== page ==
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  • Maureen Kerr
    February 15, 2016 at 6:27 AM

    Dear Everybody:

    I would like to change the Mental Health Act to include addiction. Does anyone know how I can do that, who to contact to help, etc. Or is there a group already working on it that I can join?

    Here is my story, which I wrote. It was published in the newspaper last week…..
    ___________________________________________
    Surrey Leader February 10, 2016
    When will we treat those who suffer?
    _____________________________________________________

    We are a barbaric people, some of us, full of impressive words and passionate concern about mental health and addiction recovery while doing very little about it.

    Being the mother of a drug addict is like having my heart ripped out, one inch at a time. It’s a raw and seeping wound that never stops bleeding, awake or asleep, whenever I see him and whenever I don’t. Not just because I’m forced to watch him die a slow and painful death in front of my eyes, but because I can do absolutely nothing about it.

    I cannot gather my son in my arms and transport him to safe harbor. I cannot scoop him from the tortured hell he lives in and plunk him down somewhere opposite. He’s an adult. He has rights. This haunted, emaciated skeleton – this ghost of what he once was and still could be – has rights.

    Experts tell us that addiction is a brain disorder. That repeated drug use leads to changes in the brain that undermine voluntary control. And yet we demand choices from people who are no longer capable of them.

    Workers in the field know that drug addiction is a mental health issue and still our Mental Health Act does not include it. I cannot force my son into treatment. He has to make the call. He has to hit bottom. The problem is, by the time he does, he’ll be dead.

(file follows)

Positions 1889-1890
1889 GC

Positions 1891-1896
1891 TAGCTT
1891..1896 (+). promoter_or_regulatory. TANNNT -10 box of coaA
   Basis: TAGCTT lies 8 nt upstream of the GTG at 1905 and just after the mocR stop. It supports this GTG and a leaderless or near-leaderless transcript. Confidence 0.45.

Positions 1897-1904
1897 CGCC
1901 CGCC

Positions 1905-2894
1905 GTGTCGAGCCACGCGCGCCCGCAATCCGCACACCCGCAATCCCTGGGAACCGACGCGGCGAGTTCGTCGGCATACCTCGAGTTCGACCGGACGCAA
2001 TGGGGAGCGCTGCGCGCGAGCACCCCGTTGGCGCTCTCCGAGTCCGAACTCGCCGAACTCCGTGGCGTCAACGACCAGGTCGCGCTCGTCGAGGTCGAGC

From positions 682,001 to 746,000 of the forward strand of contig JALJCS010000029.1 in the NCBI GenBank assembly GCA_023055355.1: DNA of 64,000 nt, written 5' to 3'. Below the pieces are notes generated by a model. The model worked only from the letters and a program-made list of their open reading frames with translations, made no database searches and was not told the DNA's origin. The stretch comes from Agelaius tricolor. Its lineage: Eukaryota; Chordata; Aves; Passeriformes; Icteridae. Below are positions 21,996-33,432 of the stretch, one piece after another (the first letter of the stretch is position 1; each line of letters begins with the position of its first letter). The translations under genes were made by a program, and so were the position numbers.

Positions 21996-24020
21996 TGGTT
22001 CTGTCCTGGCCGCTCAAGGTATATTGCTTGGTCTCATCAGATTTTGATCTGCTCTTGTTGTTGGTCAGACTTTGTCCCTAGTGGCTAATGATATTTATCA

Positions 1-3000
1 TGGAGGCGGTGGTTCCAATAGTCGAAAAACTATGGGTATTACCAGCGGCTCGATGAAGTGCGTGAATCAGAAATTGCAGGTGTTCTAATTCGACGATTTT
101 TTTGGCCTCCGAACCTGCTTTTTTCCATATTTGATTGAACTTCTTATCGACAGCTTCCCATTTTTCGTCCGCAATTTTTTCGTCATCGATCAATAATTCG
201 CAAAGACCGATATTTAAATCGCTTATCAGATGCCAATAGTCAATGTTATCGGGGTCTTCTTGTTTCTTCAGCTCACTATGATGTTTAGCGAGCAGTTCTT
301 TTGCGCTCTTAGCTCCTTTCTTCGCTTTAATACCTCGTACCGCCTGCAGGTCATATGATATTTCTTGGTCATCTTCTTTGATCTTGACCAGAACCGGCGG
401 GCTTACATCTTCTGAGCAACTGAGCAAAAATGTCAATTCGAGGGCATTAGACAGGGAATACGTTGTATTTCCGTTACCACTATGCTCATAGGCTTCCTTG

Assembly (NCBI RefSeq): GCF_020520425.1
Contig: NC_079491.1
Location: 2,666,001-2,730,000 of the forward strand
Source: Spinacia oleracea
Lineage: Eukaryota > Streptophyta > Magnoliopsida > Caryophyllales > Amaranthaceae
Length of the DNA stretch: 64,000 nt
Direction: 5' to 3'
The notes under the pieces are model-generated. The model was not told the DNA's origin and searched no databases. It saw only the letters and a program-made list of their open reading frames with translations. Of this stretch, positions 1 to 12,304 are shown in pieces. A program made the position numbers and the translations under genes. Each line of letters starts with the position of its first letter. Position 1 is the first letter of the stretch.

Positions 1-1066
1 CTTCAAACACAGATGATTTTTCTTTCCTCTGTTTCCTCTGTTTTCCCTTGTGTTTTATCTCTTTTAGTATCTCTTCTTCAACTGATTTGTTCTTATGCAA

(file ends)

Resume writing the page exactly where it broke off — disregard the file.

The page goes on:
If a drowning man was too beaten, too exhausted, and too befuddled to lift his hand to yours, would you stand on the river bank and watch him drown? ADHD, severe depression and years of drug abuse cause impaired judgment and incapacity. My son suffers from it all in a “recovery house” that isn’t one, at the mercy of a landlord who exploits our most vulnerable. No food, no heat, no oven, no telephone. Alerting the authorities is pointless; the guy always wiggles out. Besides, it’s better than living under a tree. They’re addicts. Where can they go? No one else will take them.

    If I played the mom card I might get him into treatment. Keeping him there is more difficult. He’s been clean before, nine months once, but didn’t find the magic bullet and no longer believes in the 12-step program.

    And getting to the top of a waiting list takes courage, faith, persistence and a telephone, when the only push left in him is to search for drugs to stop the pain. Mostly he doesn’t. Mostly he’s dope sick, without drugs and without hope.

    He doesn’t eat, doesn’t talk, and hasn’t slept since 2012 when the mother of his child committed murder under the influence of drugs and alcohol and we lost my only grandson in the aftermath.

    I couldn’t help her, either. Same old story: you can’t force an adult into treatment, blah, blah, blah. A young girl dead, the other locked up, and a small boy loses his entire birth family. Will it ever stop?

    When are we going to fix this? Policy doesn’t change until large numbers demand it. Why aren’t we doing that? Why aren’t we saving our drowning people?

    Maureen Kerr

    Surrey

    • Amanda
      May 30, 2016 at 1:57 AM

      Maureen Kerr, I’m listening and i’m so sorry for your loss and your continued pain and heartache. My younger brother lives the way your son does and I have no way to change it or to help him. I try reaching him through my own ayahuasca ceremonies in hopes that he will feel it, or can one day have his own and heal. My question is how do I get him clean enough to the point that he can take part in a session? a time when he is without his anti-psychotic meds and without street drugs? We have never been able to force him or coerce him into rehab either and i share your sense of helplessness. With love and compassion,
      Amanda

      • Dustin
        September 6, 2016 at 12:53 PM